Long Lines and Crowded Dining Halls Highlight Labor Shortages


Amanda Pirani, News Editor

DURHAM – Two and half years after the COVID-19 pandemic, the University of New Hampshire (UNH) dining program continues to be affected by nationwide labor shortages, creating longer lines and crowds for students. The Stillings Dining Hall, located near the Paul College of Business and Economics, closed temporarily in response to labor shortages in 2020. According to Executive Director of Hospitality & Campus Services Bill McNamara, the dining hall remains closed with no plans to reopen for the 2022-2023 academic school year.

“Despite transferring all Stillings staff to vacant dining positions in Holloway and Philbrook, we are still experiencing a high level of unfilled positions. This is the current reality for the food service industry and not unique to UNH Dining,” said McNamara.

For student workers, the lack of staffing poses some stress. 

“I don’t think there’s enough staff. There are holes everywhere in the schedule,” said a second-year student and Philbrook worker. “No one can really do double shifts anymore, and there’s lots of call outs. I would like more people working in dining,” they said.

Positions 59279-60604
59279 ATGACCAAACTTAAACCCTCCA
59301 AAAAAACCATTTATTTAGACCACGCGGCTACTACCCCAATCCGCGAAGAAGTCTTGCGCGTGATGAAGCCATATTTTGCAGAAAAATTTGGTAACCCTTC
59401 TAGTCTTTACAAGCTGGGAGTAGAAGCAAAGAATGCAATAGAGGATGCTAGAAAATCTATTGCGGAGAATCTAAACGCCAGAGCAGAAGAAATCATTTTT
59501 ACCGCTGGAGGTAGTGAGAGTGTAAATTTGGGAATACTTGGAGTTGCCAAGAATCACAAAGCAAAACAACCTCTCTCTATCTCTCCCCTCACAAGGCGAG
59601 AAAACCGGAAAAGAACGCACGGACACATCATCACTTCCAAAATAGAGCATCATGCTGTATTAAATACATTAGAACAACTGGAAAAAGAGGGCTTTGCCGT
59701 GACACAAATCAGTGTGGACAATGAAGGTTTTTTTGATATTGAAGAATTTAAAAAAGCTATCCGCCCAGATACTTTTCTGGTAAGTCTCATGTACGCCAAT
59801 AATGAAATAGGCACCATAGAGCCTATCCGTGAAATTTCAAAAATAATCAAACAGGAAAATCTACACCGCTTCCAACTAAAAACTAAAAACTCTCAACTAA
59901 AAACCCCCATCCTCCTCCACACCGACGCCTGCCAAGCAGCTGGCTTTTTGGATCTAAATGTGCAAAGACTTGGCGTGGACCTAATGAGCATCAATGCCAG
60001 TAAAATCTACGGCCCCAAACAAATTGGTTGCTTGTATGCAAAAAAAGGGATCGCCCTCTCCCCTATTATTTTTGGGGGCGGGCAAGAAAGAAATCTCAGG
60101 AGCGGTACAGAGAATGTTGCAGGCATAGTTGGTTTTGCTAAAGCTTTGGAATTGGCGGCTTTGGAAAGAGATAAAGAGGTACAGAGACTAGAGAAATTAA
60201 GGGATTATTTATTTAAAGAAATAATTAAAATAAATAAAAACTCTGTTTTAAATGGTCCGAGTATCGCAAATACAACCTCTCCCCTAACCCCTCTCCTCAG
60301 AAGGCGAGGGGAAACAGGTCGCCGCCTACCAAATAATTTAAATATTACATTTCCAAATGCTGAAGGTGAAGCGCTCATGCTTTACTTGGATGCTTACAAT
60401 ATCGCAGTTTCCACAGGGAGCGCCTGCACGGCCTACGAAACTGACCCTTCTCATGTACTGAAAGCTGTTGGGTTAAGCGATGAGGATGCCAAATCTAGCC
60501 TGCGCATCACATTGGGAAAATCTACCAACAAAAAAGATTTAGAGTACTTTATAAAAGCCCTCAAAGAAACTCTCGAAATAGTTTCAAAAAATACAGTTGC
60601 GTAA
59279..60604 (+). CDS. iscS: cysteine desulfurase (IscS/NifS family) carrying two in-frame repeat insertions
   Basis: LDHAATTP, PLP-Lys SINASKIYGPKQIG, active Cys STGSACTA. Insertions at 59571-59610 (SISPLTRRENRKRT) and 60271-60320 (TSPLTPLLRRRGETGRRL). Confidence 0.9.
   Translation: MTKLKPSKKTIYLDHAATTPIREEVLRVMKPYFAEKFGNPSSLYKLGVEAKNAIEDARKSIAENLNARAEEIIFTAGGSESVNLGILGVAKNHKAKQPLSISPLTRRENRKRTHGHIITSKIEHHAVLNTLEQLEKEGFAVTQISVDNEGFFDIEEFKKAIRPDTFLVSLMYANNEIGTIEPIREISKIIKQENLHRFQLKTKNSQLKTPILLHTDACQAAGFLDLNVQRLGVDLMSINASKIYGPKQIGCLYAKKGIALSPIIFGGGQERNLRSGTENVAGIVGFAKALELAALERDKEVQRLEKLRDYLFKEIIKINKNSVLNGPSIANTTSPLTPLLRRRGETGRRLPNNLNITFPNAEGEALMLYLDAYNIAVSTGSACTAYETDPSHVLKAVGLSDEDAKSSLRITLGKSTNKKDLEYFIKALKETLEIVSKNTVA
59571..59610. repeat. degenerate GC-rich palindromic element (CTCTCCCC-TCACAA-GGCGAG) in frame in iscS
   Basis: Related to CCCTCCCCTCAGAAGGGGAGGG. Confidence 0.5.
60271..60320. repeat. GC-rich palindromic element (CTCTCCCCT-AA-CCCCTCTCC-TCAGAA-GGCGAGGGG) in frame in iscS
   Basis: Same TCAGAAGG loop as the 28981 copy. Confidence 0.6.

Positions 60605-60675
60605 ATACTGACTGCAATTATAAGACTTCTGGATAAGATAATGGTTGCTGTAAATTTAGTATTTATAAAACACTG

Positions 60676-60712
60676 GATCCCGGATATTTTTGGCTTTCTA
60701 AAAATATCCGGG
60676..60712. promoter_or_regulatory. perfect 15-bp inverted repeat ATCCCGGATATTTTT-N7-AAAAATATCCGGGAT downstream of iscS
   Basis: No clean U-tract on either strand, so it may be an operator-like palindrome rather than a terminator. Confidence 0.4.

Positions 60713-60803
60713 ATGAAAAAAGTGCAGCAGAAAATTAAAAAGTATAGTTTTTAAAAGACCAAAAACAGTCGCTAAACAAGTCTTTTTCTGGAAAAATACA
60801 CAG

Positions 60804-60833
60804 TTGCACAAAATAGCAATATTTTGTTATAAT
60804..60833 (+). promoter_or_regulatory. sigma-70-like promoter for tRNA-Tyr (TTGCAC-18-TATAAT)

According to McNamara, the university had several job fairs throughout the summer to address this issue, and have a few more planned for the coming months.

However, it is difficult to determine whether these measures will be effective in combating labor shortages, as COVID-19 related sickness continues to be a strain on the service industry. A recent study published by the National Bureau of Economic Research estimated that the national labor force has decreased by 500,000 workers nationally, or about 0.2% of U.S. adults. 

With these staffing strains and the entrance of the University’s largest first year student class, students may expect a slower dining hall experience. However, many blame another culprit in the case of long dining hall lines: the biometric ID system. 

The Philbrook Dining Hall is now implementing biometric finger metric scanning technology at its entrance instead of an ID swipe for the first time since the start of the pandemic. According to UNH Campus Services, “Biometric technology uses a combination of two biometric readings, fingerprints and finger veining that result in the No.1 rating in enrollment and identification accuracy.” 

With biometric technology, students can access dining halls without swiping their card, preventing issues that may arise as a result of lost student ID cards. While it may be intended to make the dining experience more efficient, many students have attributed the longer lines to the change.